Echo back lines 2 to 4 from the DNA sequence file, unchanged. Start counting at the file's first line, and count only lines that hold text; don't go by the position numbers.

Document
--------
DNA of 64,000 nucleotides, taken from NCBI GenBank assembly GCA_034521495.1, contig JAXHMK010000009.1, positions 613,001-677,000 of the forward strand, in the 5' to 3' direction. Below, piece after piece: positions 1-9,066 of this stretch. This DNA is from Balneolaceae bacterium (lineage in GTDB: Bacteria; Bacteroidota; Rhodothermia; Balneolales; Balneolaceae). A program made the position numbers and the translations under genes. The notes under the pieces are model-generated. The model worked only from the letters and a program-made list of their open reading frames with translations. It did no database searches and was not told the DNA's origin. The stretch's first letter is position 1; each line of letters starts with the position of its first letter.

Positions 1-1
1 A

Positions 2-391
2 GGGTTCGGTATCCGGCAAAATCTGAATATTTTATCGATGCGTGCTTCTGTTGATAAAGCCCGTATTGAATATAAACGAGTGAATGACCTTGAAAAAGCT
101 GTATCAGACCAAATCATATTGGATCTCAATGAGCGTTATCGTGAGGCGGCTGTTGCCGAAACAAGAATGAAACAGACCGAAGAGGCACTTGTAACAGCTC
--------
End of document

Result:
Positions 1-1
1 A

Positions 2-391